# The Mobius Strip

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One of my all time favourite mathematical creators is the German mathematician and astronomer August Ferdinand Mobius. He was born on 17 November and died on 26 September 1868. He is world famous now for discovering the Mobius strip, a surface with only one side or boundary. It was also discovered independently by Johann Benedict Listing about the same time in 1858.

All you need to do is cut a strip of paper, twist this once then glue the ends together. What happens if you then cut this twisted strip into two with a pair of scissore, cutting along the middle, parallel to the “sides”? Imagine using Spatial Visualisation first before you actually try it.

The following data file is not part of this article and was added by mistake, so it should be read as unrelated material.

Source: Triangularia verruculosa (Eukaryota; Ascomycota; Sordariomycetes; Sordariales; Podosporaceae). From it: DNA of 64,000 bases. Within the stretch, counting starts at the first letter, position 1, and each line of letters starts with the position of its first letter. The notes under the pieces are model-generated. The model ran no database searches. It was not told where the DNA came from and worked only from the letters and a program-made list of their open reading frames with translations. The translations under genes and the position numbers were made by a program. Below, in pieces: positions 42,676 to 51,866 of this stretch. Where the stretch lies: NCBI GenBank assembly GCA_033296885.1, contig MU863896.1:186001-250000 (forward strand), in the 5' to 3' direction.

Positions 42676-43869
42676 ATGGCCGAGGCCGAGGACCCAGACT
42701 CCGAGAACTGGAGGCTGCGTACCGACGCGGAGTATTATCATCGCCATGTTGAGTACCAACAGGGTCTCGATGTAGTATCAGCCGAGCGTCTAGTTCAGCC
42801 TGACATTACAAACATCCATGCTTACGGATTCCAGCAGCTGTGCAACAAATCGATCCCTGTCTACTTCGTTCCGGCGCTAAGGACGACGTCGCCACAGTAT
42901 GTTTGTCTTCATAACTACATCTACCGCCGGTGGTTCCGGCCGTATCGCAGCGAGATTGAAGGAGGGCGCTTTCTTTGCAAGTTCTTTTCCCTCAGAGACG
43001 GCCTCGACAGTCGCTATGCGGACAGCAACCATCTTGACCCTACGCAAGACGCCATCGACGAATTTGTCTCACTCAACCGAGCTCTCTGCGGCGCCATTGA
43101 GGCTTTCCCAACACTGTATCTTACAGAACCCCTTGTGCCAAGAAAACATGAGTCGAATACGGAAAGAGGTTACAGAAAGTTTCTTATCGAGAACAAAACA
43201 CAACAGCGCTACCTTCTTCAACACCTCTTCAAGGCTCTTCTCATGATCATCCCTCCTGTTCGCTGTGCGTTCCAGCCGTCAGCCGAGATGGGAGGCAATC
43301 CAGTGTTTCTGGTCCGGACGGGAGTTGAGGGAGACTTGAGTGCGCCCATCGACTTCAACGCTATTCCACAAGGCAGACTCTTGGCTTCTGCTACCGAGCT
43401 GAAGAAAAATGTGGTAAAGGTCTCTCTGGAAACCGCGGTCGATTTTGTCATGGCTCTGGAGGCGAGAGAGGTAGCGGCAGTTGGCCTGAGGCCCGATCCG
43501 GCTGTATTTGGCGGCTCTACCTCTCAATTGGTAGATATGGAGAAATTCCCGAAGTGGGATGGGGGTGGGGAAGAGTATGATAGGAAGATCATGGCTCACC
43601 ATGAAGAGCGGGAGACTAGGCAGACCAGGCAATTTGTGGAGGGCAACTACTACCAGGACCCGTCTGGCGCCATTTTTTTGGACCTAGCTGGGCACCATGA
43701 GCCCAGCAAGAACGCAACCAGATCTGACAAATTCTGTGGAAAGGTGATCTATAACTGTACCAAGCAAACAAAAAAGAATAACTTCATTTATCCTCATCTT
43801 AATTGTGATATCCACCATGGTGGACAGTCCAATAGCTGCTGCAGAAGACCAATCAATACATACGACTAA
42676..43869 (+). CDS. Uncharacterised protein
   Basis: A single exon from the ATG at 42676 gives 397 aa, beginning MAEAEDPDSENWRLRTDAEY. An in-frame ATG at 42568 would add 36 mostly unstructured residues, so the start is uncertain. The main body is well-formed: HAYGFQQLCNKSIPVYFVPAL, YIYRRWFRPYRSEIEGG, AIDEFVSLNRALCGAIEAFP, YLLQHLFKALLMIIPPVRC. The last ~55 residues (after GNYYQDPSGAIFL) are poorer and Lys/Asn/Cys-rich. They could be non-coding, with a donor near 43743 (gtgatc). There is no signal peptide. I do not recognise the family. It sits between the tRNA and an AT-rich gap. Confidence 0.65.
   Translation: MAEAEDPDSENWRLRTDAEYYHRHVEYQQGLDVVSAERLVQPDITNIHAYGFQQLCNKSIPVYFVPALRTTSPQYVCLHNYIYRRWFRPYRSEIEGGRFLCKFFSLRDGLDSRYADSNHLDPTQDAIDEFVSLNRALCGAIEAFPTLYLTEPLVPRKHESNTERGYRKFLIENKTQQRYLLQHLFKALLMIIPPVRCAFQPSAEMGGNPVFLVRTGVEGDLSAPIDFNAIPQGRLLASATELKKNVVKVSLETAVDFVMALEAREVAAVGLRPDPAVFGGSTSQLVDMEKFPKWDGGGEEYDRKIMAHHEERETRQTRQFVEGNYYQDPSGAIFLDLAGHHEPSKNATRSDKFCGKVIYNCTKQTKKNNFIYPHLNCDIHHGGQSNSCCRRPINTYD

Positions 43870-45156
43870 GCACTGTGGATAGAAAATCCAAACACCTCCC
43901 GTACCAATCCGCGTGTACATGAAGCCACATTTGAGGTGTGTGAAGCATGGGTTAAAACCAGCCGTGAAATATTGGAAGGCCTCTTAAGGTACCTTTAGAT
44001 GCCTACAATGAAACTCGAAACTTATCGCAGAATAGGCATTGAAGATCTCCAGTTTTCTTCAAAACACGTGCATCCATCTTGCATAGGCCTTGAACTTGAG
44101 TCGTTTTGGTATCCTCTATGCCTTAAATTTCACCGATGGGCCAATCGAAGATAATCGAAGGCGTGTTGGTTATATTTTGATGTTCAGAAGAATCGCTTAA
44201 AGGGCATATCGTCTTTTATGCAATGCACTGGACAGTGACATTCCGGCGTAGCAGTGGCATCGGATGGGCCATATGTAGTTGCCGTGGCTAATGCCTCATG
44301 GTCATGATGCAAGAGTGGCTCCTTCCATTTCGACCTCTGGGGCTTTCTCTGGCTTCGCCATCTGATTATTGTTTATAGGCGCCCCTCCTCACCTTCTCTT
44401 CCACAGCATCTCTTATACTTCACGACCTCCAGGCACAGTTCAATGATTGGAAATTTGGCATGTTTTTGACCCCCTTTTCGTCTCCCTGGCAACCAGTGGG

What happens if you put two twists into your strip before you glue the ends together? Can you predict what the result will be when you use your scissors to cut along the middle of this twisted strip?

There are many Mobius Strip sculptures all over the world. We humans are intrigued by all things magical. For example, the Mobius Strip is used as a symbol of the never ending journey of goods traded from China to Venice along the Grand Silk Road. Here it is at the start of the Silk Road, at Tang West Markets in Xian.

How incredible that this objects appears to have two surfaces and two sides yet when you trace your finger along one side you quickly discover that you are back to where you started. And the same with what looks like two surfaces. Trace your finger along teh top surface and you end up at the starting point but on the underneath surface!.